Hiebert Finds Her Footing
Hiebert Finds Her Footing
Things clicked into place when Jenna Hiebert 14 CR began working with clay and figured out that Ceramics was a natural fit for her interests and temperament.
Jenna Hiebert 14 CR admits to having a bit of a struggle during Foundation year figuring out where she wanted to be at RISD. Her original plan had been to major in Industrial Design, but she initially ended up declaring Illustration as her major and then suddenly switched to Ceramics based on an eye-opening Wintersession course.
“It was a huge surprise,” the rising senior says. Although she didn’t have much experience working in 3D design before coming to RISD, Hiebert found that the new principles she’d been learning during Foundation year really “started to click” during a Hands + Wheels Wintersession course taught by two grad students. In fact, the newfound sense of discovery was so strong that before the end of spring semester, she asked if she could still switch majors. “Everyone in Ceramics is really down-to-earth, and it was easy to tell that this is where I was supposed to be,” she recalls.
The biggest life lesson Hiebert has learned in Ceramics is patience. “Clay is temperamental,” she says, “and timing is everything. Sometimes things go wrong, but they may work themselves out later in the process. The best medicine is usually just breathing.”
Like many RISD students, Hiebert had a hard time with crits at first but now finds that the principles and rationale behind them have permeated her consciousness. “I find myself critting everything in life,” she says with a laugh. “You start thinking constantly about what’s good and how little things can be improved.”
At home in Ceramics, Hiebert considers the faculty to be almost like family. “[Assistant Professor] Larry Bush, the former department head, is like a grandpa or a dad,” she says. “And [Senior Critic] Frank Bosco is the strict mom. I have both their numbers in my cell phone, and I have definitely used them when I needed help. Everyone here is really accessible.”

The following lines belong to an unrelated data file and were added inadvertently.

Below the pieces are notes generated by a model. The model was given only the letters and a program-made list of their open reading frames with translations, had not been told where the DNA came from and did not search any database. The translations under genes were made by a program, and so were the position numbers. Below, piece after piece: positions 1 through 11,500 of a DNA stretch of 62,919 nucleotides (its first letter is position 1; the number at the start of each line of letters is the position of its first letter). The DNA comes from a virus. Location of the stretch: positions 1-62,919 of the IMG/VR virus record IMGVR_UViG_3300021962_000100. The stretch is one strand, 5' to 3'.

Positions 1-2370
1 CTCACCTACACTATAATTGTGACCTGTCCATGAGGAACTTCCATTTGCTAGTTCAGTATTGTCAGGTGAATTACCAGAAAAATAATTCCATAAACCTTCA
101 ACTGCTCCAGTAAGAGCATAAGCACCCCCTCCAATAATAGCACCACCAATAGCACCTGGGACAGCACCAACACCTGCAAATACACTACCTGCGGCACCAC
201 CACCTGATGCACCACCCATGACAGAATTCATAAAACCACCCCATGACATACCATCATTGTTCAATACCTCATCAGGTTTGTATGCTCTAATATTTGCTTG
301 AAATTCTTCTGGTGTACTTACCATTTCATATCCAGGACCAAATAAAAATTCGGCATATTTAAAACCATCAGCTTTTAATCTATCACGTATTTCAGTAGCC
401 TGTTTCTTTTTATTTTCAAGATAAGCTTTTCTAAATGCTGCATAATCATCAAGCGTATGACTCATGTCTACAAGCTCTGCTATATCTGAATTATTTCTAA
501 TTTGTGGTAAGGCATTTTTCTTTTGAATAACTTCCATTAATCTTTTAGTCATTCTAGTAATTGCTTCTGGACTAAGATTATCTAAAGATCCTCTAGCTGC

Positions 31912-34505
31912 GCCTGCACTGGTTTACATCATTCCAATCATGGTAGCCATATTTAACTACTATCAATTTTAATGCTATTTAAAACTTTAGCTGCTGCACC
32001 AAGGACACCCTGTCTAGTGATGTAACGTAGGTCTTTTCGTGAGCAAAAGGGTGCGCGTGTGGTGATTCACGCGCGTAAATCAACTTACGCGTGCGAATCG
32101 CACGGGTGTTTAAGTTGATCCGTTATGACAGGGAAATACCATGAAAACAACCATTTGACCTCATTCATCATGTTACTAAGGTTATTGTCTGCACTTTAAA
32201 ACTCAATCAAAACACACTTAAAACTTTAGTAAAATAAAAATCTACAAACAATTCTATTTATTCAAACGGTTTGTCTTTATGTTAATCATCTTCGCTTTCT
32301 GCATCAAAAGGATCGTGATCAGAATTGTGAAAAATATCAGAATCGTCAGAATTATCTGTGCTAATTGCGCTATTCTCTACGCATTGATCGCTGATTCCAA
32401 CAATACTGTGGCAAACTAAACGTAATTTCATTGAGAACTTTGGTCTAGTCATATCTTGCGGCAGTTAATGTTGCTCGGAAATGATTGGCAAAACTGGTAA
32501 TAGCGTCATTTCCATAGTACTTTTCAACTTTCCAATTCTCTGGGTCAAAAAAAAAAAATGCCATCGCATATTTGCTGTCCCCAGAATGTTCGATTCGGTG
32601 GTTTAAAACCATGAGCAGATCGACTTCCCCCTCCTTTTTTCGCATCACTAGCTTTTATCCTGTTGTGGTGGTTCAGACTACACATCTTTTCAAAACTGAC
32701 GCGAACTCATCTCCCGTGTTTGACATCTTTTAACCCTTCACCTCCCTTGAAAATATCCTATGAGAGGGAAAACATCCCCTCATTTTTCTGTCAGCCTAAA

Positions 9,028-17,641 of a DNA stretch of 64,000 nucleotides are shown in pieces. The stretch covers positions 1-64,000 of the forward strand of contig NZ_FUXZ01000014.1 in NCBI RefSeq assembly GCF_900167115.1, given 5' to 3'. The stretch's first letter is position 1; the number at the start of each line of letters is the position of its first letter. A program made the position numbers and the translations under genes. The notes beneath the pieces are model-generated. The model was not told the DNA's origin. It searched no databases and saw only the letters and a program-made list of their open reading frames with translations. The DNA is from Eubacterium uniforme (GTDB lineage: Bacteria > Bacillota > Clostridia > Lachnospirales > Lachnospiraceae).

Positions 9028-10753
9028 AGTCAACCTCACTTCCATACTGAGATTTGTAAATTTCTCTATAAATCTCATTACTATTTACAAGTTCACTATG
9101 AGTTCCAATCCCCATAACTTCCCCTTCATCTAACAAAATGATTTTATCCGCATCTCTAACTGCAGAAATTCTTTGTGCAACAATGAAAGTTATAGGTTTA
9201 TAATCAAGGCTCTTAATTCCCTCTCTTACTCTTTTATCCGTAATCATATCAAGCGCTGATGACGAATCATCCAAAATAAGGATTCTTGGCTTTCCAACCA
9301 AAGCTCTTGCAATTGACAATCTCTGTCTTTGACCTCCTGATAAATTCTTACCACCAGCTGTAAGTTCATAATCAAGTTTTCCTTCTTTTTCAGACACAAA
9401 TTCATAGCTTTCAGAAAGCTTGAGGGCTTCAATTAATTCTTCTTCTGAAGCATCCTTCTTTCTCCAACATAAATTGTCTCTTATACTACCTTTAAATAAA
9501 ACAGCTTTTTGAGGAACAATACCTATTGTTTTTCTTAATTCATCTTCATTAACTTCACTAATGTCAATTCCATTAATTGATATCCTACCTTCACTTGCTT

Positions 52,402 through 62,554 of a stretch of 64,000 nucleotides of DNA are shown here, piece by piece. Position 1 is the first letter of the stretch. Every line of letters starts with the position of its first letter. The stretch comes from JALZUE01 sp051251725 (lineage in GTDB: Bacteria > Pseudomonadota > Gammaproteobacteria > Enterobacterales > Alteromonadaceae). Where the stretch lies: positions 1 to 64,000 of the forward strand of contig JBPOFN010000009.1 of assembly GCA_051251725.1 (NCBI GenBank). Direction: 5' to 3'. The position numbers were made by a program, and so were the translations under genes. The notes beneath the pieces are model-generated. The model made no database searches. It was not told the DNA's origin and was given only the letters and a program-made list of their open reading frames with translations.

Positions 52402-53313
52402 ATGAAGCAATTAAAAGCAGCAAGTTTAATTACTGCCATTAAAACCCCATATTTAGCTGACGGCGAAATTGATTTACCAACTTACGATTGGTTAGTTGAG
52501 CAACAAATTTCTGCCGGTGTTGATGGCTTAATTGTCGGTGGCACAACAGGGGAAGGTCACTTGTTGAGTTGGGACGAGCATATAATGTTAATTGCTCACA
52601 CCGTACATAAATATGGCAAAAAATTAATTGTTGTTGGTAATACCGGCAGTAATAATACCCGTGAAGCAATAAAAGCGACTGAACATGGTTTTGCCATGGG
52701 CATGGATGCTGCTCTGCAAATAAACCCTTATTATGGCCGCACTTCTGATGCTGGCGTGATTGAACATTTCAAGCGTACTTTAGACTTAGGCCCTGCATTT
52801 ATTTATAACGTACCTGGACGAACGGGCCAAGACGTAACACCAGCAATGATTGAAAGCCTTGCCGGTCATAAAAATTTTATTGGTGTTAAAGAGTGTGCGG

Hiebert has also benefitted immensely from her interactions with visiting artists. In fact, one of her major “aha moments” occurred when noted ceramist Annabeth Rosen visited her studio. “She kicked my butt—and I needed it,” the soon-to-be-senior admits. “I really had to stop thinking and start doing—to work all day and keep producing until I figured out what I wanted to say.”
Although she had a healthy work ethic when she arrived at RISD, Hiebert says that she has learned a lot about time management and having the dedication to put in the hours. “You have to be healthy—mentally and physically—and you can’t party when you should be working,” she says. “I don’t think I left the studio during finals week last year. It’s really about knowing when to work and when to let off steam. And the competition with other students makes you work even harder.”
That said, Hiebert is quick to point out that the competition in Ceramics is totally friendly and self-imposed. Peers and faculty members not only support her but have helped her to develop confidence in herself and her work. “I was pretty lost for a while,” she recalls, “but by junior year I felt like I could call myself an artist—that I’d started developing ideas that are unique to my own experience.”